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'Time of transition': Post-secondary institutions in Manitoba looking to welcome students back this fall, with some changes

Brandon University

Going to college or university this fall in Manitoba will look similar to previous years before the COVID-19 pandemic, but students should expect some changes.

Smaller class sizes and a hybrid learning model featuring in-class and virtual instruction will likely become the norm, as universities work to welcome students back this fall.

Here are the plans for several Manitoba post-secondary schools this fall.


Grant Hamilton, marketing and communications director with Brandon University, said they’re looking at the fall term as a “time of transition,” but they’re looking to get more people back studying and learning on campus.

“Things are looking optimistic right now with declining case counts and rising vaccine rates, and we’re aiming to skate where the puck is going to be this fall.”

Hamilton said the number of students on campus will be dependent on the specific program. He said the school of music will likely be almost entirely in-person.

“Zoom instruction does not work nearly as well, as you might imagine, when you need to be in the same room as somebody to tune your ear to what is going on with the student,” he said.

Hamilton said for some of the first-year courses in the Faculty of Arts, “There is no feasible way that we can return to in-person classes for 100, 200 person intro courses. The greater percentage there will still be remote learning.”

He said the majority of classes on campus will likely be set of 25 students or fewer to accommodate physical distancing.


Conor Lloyd, the director of public relations at the college, said a blended term or online and in-person learning will be in place for students this fall.

“Our approach will remain flexible and responsive to expand on-campus services and supports, should public health restrictions loosen further and allow such activities to take place, while maintaining the blended delivery of our programs,” Lloyd wrote in a statement.

“Our goal is to continue to increase opportunities for all students to access on-campus activities to ensure quality learning, successful student outcomes and sufficient student engagement within a safe learning environment.”


The University of Manitoba is moving forward with a phased reopening for its fall term, with a plan for increased in-person instruction, according to a post on the university’s website.

“Classes with a proposed maximum registration of between 2 and 20 students may be considered for in-person classes, as determined by the various academic units,” the university said, adding labs will be limited to no more than 25 people, or to the COVID room capacity limit, whichever is smaller.

The university said it is doing this to balance “the desire for in-person connection and instruction with the health and safety of our community.”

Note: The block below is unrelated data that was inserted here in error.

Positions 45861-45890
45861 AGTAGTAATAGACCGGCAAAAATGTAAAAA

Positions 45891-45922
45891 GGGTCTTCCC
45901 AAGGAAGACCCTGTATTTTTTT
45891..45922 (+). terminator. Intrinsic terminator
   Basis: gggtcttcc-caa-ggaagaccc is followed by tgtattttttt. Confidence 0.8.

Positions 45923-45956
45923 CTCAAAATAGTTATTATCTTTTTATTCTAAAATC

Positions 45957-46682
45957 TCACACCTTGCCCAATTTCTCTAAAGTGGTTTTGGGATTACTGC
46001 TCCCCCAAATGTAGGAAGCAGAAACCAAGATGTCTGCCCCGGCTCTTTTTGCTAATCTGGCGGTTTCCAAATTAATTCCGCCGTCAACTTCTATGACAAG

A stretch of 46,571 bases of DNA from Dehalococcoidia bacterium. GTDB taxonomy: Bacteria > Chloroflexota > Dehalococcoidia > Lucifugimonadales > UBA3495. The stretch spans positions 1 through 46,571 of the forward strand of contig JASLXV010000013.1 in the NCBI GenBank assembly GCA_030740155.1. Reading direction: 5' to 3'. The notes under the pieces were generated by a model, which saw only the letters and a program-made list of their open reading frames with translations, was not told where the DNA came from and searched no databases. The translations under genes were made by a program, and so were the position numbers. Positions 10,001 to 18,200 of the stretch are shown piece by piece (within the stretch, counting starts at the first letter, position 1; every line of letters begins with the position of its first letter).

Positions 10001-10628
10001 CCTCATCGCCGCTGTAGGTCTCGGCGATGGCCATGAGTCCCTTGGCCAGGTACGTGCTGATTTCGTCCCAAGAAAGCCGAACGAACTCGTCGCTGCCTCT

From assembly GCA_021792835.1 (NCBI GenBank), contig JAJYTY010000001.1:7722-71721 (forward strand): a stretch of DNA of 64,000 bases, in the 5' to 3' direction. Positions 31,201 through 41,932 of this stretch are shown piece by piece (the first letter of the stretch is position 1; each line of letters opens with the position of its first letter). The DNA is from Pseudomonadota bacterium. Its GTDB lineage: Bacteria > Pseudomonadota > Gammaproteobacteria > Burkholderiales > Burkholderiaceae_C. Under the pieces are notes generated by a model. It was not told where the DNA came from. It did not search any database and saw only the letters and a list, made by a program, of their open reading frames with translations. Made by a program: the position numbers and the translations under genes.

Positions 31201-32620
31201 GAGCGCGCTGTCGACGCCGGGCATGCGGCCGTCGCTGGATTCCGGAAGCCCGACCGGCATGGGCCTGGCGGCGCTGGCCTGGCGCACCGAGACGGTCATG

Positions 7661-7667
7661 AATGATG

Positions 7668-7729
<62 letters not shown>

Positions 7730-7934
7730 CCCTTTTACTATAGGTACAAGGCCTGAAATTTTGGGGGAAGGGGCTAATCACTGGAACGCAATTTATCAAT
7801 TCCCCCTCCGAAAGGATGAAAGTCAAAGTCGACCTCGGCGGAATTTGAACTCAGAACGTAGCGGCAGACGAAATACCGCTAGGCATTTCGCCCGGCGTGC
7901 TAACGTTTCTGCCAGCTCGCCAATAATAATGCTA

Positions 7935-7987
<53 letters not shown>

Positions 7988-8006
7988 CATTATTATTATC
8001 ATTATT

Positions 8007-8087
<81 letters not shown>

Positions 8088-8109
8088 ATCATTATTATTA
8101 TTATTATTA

The University of Winnipeg is also looking to welcome students back in September and is targeting 40 per cent of classes to be in-person during the fall term, along with the majority of courses during the winter term being taught in person.

“With vaccination rates rising and the pandemic’s third wave receding, we anticipate a back-to-school experience that looks and feels much more open and ‘normal,’” the university said in a post on its website.

The U of W said remote learning options will also be available.


University College of the North, which serves students in northern Manitoba, said it plans to optimize the number of courses that will be offered face-to-face on campus on Thompson and The Pas, according to its planning document.

“UCN is planning to offer 243 courses in the Fall Term,” the document reads. “One hundred and five (105) courses involving 505 students have been approved for some level of F2F (face-to-face) delivery in the Fall Term.”

Some of the courses that will see some in-person learning include nursing and carpentry.

Courses at the school were divided into three priority categories. Priority one courses were ones “deemed impossible” to deliver remotely due to their practical or hands-on nature, while priority two courses have some aspects that require a hands-on approach. Other courses will be delivered online.

In addition, classrooms will be distanced, and hand sanitizer stations have been installed.


The post-secondary institutions said vaccines would not be mandatory for students, but are strongly encouraging people to get vaccinated.

“Vaccination is our best protection from falling ill to COVID-19 and the surest path to a safe and successful 2021-22 academic year—in person,” the University of Winnipeg posted on its website.

Lloyd said any decision to require vaccinations on campus at RRC would be made following consultation with public health.

“We are following the guidance of Public Health and encouraging all Manitobans to get vaccinated as soon as they are eligible,” he said, adding the college recently hosted a pop-up vaccination clinic.

The University of Manitoba said, “There is, unfortunately, no way to ensure students, staff, or faculty are vaccinated. The vaccination program is the responsibility of the federal and provincial governments.”

Hamilton said Brandon University is not planning to introduce a vaccine mandate at this time.

“We’ve been watching the vaccine uptake rates, which are really positive in Manitoba,” he said.

Hamilton added the university has launched an initiative where students who are fully vaccinated are eligible to win prizes.

In a statement, University College of the North said it will not be mandating vaccines for students. Top Stories


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